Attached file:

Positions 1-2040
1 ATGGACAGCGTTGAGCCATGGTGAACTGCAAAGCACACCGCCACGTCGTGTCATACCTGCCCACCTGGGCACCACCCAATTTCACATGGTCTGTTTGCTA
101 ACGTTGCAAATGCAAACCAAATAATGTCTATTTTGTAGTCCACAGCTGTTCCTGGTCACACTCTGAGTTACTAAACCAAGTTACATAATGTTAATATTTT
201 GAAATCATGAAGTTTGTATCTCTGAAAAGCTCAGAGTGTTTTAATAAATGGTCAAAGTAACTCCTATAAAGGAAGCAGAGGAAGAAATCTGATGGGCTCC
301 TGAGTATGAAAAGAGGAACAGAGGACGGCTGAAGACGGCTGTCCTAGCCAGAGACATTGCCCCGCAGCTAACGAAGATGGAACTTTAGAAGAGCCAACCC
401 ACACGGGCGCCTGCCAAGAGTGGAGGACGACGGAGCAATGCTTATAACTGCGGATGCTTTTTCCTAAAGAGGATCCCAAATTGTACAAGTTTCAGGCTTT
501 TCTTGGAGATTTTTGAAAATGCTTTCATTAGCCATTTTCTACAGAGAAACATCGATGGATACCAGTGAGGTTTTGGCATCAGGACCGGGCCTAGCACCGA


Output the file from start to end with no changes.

Positions 1-2040
1 ATGGACAGCGTTGAGCCATGGTGAACTGCAAAGCACACCGCCACGTCGTGTCATACCTGCCCACCTGGGCACCACCCAATTTCACATGGTCTGTTTGCTA
101 ACGTTGCAAATGCAAACCAAATAATGTCTATTTTGTAGTCCACAGCTGTTCCTGGTCACACTCTGAGTTACTAAACCAAGTTACATAATGTTAATATTTT
201 GAAATCATGAAGTTTGTATCTCTGAAAAGCTCAGAGTGTTTTAATAAATGGTCAAAGTAACTCCTATAAAGGAAGCAGAGGAAGAAATCTGATGGGCTCC
301 TGAGTATGAAAAGAGGAACAGAGGACGGCTGAAGACGGCTGTCCTAGCCAGAGACATTGCCCCGCAGCTAACGAAGATGGAACTTTAGAAGAGCCAACCC
401 ACACGGGCGCCTGCCAAGAGTGGAGGACGACGGAGCAATGCTTATAACTGCGGATGCTTTTTCCTAAAGAGGATCCCAAATTGTACAAGTTTCAGGCTTT
501 TCTTGGAGATTTTTGAAAATGCTTTCATTAGCCATTTTCTACAGAGAAACATCGATGGATACCAGTGAGGTTTTGGCATCAGGACCGGGCCTAGCACCGA